I Owe What Kind of Duty to My Spouse?

By Richard A. Marcus, Esq.


Did you know that you owe your spouse a fiduciary duty in any transactions between you and in your management of community property? Well, you do. This means that you both owe each other the duty of the highest good faith and fair dealing with one another. This duty prohibits you from taking advantage of the other. And, for you business people, the fiduciary relationship is basically the same as the duty that you owe to your business partners.


In fact, these obligations continue after you separate from your spouse and pertain to all activities affecting your spouse’s assets and liabilities, until the date of distribution of the community asset or liability in question.


This duty requires full and accurate disclosure of true and full information affecting community property transactions. Generally, each of you share equal management and control of your community property. But if one of you operates or manages a business, that person has "primary" management and control of the business. This means that the managing spouse may act alone in all transactions. But the other spouse has certain protections. For example, prior notice is required before all of the assets can be sold, encumbered or otherwise disposed of. And, if your spouse does not treat you fairly, you may have a claim against him or her for breach of this fiduciary duty.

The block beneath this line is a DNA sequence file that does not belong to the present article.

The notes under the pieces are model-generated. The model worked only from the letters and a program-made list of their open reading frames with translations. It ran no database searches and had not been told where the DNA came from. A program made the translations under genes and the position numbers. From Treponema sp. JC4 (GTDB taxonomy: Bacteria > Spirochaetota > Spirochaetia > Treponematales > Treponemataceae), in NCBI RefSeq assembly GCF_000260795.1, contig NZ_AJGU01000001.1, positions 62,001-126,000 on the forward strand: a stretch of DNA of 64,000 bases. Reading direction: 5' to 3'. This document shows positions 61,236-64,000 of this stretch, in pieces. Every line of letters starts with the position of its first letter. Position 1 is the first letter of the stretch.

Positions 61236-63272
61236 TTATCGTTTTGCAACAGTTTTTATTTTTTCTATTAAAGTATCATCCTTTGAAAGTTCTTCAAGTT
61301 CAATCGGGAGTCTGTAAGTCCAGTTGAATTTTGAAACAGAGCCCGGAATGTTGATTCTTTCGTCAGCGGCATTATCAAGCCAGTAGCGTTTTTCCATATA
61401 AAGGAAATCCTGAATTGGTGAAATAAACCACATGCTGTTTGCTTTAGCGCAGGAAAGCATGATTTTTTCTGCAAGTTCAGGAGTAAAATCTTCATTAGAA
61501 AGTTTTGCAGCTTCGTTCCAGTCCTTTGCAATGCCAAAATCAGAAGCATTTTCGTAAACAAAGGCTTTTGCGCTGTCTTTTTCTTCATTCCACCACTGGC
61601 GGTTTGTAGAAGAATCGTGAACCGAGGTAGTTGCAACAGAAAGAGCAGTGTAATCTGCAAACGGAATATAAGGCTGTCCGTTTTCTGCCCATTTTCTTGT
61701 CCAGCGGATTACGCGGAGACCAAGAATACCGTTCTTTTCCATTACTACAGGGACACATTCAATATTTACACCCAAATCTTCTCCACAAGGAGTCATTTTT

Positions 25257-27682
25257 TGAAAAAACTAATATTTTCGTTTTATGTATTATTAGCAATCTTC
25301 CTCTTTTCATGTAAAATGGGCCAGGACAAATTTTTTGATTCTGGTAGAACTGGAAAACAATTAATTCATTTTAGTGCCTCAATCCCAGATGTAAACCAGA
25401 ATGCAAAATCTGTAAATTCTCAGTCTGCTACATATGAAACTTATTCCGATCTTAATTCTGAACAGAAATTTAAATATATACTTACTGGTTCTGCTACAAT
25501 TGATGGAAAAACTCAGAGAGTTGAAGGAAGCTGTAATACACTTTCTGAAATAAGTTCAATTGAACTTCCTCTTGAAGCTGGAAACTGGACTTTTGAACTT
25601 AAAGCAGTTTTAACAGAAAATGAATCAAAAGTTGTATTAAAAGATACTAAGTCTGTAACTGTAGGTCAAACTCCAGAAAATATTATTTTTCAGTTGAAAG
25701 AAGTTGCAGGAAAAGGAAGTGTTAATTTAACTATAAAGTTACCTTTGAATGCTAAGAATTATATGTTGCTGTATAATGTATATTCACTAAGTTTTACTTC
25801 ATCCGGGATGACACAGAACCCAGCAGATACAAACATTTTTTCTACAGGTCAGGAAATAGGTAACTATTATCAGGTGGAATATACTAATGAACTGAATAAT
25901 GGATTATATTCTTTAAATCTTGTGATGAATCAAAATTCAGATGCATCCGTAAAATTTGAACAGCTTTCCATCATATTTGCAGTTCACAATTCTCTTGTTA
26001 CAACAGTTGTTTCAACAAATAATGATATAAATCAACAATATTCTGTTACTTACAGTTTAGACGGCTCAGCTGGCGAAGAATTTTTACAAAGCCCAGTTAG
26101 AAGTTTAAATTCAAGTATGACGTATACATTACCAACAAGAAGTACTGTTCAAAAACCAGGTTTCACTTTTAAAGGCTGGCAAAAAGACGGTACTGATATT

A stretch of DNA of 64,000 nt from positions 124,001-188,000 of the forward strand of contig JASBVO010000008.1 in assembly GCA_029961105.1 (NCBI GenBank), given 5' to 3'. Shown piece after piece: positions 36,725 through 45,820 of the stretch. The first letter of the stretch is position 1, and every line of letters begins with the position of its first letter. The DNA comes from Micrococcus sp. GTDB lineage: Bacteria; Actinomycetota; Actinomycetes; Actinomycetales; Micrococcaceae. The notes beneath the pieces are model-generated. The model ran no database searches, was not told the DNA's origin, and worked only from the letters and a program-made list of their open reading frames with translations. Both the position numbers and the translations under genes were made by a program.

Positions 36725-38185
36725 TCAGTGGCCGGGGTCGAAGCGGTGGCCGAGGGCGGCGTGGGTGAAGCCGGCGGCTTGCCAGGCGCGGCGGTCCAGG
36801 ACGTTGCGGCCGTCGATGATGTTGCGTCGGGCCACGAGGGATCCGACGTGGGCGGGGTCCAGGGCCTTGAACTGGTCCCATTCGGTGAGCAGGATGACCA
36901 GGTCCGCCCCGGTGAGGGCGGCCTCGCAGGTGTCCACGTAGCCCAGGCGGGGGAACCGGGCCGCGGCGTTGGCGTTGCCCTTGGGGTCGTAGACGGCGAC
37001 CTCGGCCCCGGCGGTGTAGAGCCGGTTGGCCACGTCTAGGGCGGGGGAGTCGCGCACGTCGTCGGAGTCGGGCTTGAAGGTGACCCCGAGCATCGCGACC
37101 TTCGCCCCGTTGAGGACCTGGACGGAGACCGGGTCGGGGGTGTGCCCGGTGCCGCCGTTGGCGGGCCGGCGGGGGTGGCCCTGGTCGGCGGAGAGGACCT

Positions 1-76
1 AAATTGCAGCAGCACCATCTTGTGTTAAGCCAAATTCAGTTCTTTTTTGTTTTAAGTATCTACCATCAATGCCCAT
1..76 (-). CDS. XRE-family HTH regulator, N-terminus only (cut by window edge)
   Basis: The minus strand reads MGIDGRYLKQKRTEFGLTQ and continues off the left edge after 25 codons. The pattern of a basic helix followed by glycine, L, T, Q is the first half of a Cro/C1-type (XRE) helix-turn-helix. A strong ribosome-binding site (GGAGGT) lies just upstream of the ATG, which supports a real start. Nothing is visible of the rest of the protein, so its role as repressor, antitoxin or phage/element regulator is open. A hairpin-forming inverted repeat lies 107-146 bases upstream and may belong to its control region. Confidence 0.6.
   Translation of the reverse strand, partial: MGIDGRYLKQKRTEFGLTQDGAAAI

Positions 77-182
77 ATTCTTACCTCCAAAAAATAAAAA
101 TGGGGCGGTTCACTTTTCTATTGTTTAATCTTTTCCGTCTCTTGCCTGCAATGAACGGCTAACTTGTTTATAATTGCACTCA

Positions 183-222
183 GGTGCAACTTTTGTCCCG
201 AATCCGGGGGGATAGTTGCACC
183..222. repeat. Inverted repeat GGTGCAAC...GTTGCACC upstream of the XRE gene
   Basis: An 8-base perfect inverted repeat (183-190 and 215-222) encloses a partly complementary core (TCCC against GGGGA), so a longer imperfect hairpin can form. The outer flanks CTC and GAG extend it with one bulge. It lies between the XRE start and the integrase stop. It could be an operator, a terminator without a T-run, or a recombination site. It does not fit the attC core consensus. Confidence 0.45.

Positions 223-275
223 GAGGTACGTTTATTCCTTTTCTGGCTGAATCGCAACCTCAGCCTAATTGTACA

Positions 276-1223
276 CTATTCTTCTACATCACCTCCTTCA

Here is the part that gets a little more interesting. If you obtain an advantage over your spouse when you keep a favorable opportunity for yourself that could have been given to the community, a rebuttable presumption of undue influence arises. And the spouse obtaining the advantage has the burden of proving that there was no undue influence and that the transaction was fair. Here is my favorite example. If you are married, and your spouse places property solely in that spouse’s name, you may very well have rights to that property, even if you signed a quitclaim deed claiming no interest to the property and giving it to your spouse. The issue will be whether your spouse can demonstrate that the transaction was fair and dispel the presumption of undue influence.